Reviews for Me and Earl and the Dying Girl

Booklist Reviews 2012 March #1
*Starred Review* Greg Gaines, 17, would be the first to tell you that his constant "dickhead behavior" makes him the least likely person to befriend a classmate dying of leukemia. But he is pushed into it by his mother and, well, the result is this "horrifyingly inane," "unstoppable barf-fest" of a book. Greg prefers to keep a low profile at school, instead collaborating with his almost-gangsta pal, Earl, on terrible remakes of classic films: Apocalypse Later with Super Soakers, The Manchurian Cat-idate with cats. But his knack for cracking jokes keeps the dying girl, Rachel, smiling, and pretty soon the whole school thinks he is some kind of hero. He is even pushed into making a final opus: Rachel the Film, aka "the worst film ever made." One need only look at the chapter titles ("Let's Just Get This Embarrassing Chapter Out of the Way") to know that this is one funny book, highlighted by screenplay excerpts and Earl's pissy wisdom. What's crazy is how moving it becomes in spite of itself. The characters are neither smart or precocious. Greg is not suitably moved by Rachel's struggle. His film sucks. He thinks bereavement means "being attacked by beavers." But it's this honest lack of profundity, and the struggle to overcome it, that makes Andrews' debut actually kinda profound. Copyright 2012 Booklist Reviews.

Horn Book Guide Reviews 2013 Spring
"For me personally, things are in no way more meaningful because I got to know Rachel before she died. If anything, things are [cf2]less[cf1] meaningful." Self-deprecating and cynical in the extreme, high school senior Greg says he's writing the opposite of a "sappy tear-jerking" cancer story and offers up a funny, profane, and, despite his supposed best efforts, poignant narrative.

Kirkus Reviews 2012 February #2
A frequently hysterical confessional from a teen narrator who won't be able to convince readers he's as unlikable as he wants them to believe. "I have no idea how to write this stupid book," narrator Greg begins. Without answering the obvious question--just why is he writing" this stupid book"?--Greg lets readers in on plenty else. His filmmaking ambitions. His unlikely friendship with the unfortunately short, chain-smoking, foulmouthed, African-American Earl of the title. And his unlikelier friendship with Rachel, the titular "dying girl." Punctuating his aggressively self-hating account with film scripts and digressions, he chronicles his senior year, in which his mother guilt-trips him into hanging out with Rachel, who has acute myelogenous leukemia. Almost professionally socially awkward, Greg navigates his unwanted relationship with Rachel by showing her the films he's made with Earl, an oeuvre begun in fifth grade with their remake of Aguirre, Wrath of God. Greg's uber-snarky narration is self-conscious in the extreme, resulting in lines like, "This entire paragraph is a moron." Debut novelist Andrews succeeds brilliantly in painting a portrait of a kid whose responses to emotional duress are entirely believable and sympathetic, however fiercely he professes his essential crappiness as a human being. Though this novel begs inevitable thematic comparisons to John Green's The Fault in Our Stars (2011), it stands on its own in inventiveness, humor and heart. (Fiction. 14 & up) Copyright Kirkus 2012 Kirkus/BPI Communications.All rights reserved.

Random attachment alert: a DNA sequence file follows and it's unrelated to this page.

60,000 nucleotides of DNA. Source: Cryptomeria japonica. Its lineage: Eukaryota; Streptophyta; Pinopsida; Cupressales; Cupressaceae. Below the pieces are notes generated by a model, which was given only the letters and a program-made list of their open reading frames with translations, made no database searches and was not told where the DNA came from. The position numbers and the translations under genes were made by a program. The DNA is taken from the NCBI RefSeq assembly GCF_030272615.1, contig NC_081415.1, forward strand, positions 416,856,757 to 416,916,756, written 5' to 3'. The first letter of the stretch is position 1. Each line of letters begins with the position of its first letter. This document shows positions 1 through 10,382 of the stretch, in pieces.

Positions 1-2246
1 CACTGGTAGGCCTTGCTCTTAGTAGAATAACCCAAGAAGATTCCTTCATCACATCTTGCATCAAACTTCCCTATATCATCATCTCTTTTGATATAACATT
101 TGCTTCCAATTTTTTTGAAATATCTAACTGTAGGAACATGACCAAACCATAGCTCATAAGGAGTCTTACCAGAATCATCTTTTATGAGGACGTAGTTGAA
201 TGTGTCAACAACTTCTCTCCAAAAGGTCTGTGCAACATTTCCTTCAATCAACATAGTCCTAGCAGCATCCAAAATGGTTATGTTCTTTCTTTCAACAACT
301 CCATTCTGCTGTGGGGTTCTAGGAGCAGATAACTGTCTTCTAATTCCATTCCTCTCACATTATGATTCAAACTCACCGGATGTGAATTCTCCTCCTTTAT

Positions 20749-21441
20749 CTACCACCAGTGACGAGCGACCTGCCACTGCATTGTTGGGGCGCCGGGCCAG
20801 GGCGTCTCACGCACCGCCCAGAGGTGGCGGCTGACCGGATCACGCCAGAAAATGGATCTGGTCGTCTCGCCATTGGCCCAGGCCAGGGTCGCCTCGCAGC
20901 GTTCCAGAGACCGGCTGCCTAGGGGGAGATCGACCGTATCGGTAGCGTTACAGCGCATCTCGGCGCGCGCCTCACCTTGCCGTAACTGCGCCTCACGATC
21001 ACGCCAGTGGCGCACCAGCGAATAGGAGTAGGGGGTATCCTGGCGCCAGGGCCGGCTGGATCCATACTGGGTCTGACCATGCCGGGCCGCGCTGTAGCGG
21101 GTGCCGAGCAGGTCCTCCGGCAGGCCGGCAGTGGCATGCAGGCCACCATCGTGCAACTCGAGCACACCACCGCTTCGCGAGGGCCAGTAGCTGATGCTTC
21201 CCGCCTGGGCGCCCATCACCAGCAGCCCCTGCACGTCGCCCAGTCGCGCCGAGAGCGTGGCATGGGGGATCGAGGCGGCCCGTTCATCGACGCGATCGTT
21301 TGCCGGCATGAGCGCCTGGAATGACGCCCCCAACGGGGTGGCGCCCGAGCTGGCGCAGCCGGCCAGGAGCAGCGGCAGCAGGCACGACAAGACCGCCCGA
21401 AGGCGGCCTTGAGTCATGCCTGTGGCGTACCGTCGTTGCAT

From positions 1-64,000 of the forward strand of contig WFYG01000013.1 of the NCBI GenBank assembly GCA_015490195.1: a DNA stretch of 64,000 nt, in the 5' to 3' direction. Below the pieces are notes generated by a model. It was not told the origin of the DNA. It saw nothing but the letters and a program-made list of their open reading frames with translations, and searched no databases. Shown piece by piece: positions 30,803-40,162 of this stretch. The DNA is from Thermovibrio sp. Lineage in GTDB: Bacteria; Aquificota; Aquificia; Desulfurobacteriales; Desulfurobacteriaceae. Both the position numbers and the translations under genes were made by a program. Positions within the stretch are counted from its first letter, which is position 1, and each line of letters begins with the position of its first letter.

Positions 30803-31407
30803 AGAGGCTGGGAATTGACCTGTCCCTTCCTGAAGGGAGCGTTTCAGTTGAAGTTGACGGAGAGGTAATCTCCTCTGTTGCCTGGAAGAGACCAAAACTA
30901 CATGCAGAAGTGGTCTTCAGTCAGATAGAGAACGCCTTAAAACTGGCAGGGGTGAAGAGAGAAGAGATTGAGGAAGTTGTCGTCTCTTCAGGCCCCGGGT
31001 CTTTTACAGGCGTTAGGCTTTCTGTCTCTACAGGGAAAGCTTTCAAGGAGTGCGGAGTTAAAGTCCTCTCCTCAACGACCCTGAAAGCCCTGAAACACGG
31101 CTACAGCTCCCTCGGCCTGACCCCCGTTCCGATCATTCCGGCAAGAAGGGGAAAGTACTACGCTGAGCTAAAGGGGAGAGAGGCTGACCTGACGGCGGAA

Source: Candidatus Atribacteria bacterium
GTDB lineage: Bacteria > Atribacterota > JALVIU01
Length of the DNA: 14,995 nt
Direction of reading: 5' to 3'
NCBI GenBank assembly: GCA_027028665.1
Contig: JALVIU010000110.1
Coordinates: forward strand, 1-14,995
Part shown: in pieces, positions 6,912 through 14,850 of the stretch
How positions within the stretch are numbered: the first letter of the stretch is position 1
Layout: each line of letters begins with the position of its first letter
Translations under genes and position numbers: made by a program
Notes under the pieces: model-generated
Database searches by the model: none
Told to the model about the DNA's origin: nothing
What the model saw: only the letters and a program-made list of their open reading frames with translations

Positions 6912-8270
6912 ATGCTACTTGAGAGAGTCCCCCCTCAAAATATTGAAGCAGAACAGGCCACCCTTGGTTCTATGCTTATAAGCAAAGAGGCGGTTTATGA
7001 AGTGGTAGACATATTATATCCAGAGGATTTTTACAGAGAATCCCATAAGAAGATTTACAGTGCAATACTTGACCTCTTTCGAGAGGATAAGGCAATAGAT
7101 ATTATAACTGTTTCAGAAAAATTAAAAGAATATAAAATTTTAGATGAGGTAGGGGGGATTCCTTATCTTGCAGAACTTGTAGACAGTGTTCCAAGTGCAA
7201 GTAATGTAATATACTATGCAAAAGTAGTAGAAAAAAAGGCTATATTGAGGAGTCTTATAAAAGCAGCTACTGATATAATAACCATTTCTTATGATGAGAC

Publishers Weekly Reviews 2012 February #1

In his debut novel, Andrews tackles some heavy subjects with irreverence and insouciance. Senior Greg Gaines has drifted through high school trying to be friendly with everyone but friends with no one, moving between cliques without committing. His only hobby is making awful movies with his foul-mouthed pal Earl. Greg's carefully maintained routine is upset when his mother encourages him to spend time with Rachel, a classmate suffering from leukemia. Greg begrudgingly rekindles his friendship with Rachel, before being conned into making a movie about her. Narrated by Greg, who brings self-deprecation to new heights (or maybe depths), this tale tries a little too hard to be both funny and tragic, mixing crude humor and painful self-awareness. Readers may be either entertained or exhausted by the grab bag of narrative devices Andrews employs (screenplay-style passages, bulleted lists, movie reviews, fake newspaper headlines, outlines). In trying to defy the usual tearjerker tropes, Andrews ends up with an oddly unaffecting story. Ages 14-up. Agent: Matt Hudson, William Morris Endeavor. (Mar.)